Is Final Fantasy II the worst Final Fantasy game? Not in my mind, not in terms of the one I enjoyed the least. FFII is a JRPG with decent gameplay, but it feels very dated and bland in certain aspects. FFII introduced a lot of tropes and elements that were refined in later FF games, such as:
Named characters with defined personalities (though Firion is pretty bland)
May 19, 2015: You can go back to Deist and tell the dragoon widow about Ricard. “Ricard’s gone, too, then…” She cried into her hands. “He was a… a noble dragoon. I’m sure he was… pleased that he could… d-die in the name of honor…”
The woman decided to take her son and leave Deist at last.
“There are too many painful memories within these walls,” she said. “Oh! I meant to thank you for saving the wyvern egg and for giving me the chance to see Ricard one last time. That’s why I want you to have this. It was the most treasured possession of the dragoons of Deist: Excalibur. With Ricard gone, you should be the ones to wield this sword.
Our final destination: the Jade Passage, a dungeon cave with crystals all over the walls.
In this dungeon, Great Malboros show their true colors when they attack and inflict like EVERY ailment on you.
A monster in a treasure box is the Blue Dragon! O_O
I’m frustrated with Maria because her physical attacks suck from the back row, but I don’t want use up her MP all the time (though casting spells is fun). I only kept her in the back row because she started the game off with a bow.
Bows do not suffer a damage penalty from being used in the back row.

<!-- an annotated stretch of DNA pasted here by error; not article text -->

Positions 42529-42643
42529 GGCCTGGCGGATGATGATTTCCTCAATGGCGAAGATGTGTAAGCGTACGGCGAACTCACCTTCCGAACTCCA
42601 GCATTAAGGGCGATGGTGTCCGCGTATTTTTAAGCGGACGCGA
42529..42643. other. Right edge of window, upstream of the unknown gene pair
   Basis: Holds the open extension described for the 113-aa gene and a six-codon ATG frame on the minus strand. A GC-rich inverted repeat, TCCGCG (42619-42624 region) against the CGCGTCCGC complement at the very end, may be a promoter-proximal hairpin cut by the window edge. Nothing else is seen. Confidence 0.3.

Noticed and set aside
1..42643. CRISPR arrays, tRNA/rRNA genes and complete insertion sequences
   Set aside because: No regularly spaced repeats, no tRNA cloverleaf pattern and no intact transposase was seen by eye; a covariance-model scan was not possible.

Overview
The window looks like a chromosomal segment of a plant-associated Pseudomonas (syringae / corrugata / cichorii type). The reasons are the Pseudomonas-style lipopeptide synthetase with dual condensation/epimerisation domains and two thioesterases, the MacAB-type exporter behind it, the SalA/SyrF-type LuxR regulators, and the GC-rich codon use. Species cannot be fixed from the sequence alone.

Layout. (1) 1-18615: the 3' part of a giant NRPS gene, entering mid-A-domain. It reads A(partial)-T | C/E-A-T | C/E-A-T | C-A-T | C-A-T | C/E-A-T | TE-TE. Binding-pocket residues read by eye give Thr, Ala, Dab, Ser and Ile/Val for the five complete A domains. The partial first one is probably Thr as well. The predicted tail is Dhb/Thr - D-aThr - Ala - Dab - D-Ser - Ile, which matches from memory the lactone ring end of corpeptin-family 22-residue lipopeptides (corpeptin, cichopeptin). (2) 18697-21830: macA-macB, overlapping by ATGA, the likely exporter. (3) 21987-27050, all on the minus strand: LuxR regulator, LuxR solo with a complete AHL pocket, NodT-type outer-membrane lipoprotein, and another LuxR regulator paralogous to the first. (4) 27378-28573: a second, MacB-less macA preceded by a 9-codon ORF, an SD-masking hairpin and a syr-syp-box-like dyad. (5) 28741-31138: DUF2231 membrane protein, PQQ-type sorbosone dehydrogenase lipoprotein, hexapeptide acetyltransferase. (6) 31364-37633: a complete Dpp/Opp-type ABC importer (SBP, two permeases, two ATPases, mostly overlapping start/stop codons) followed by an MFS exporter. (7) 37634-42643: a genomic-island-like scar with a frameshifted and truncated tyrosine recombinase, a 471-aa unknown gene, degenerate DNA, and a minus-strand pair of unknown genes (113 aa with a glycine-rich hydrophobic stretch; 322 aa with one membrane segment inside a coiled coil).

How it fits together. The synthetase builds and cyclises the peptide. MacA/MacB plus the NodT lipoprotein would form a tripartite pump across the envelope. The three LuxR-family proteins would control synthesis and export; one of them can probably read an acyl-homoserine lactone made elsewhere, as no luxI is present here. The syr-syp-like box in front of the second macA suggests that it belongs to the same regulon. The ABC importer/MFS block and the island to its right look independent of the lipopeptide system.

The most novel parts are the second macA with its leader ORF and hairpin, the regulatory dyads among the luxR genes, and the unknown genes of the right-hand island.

It is nice how each weapon type makes a different sound effect.
Perhaps a more clickbaiting title would be better: Nine CRIPPLING Flaws You Won’t BELIEVE Video Games Get Away With!
I understand why these tropes exist, but that doesn’t make them much less annoying.
1. Poor Checkpoint Placement and Restricted Saving
Checkpoints ain’t perfect. The ones that are placed just far enough apart to force you to replay segments over and over can annoy.
Saving restrictions are trickier to pin down. Some games implement it into the gameplay, like in the early Resident Evil games as a method of emphasizing the survival aspect. Other games can force you into replaying segments of the game if you don’t know how long it will be between save points. It seems that PC games (and sometimes their console ports) and handheld games have a slight advantage in this regard. Several PC games let you save wherever you want with numerous save slots, and plenty of handheld games are smart enough to let you at least make temporary saves, perfect for their portable nature.
2. Boss Rushes
I hate boss rushes. So much. Boss rushes clearly pad out a game, and can also be a right irritation. How much they bug you depends on how much you like the game, and its bosses. With that in mind, a boss rush in a Platinum game wouldn’t bother me, but a boss rush in a mean old game like Magician Lord would. I didn’t like ML much…
3. Overly Long Minigames
Minigames can be a welcome change of pace, but other times, they wear out their welcome. Take the shooter segment in Platinum’s otherwise-legendary Bayonetta… please.
Formulaic JRPG Blue Dragon is another example that offers up some on-rails shooter minigames. If you fail them, you have to start them all over again, bringing us back to the first entry on this list. However, they don’t last very long and they’re mostly optional in sidequests IIRC.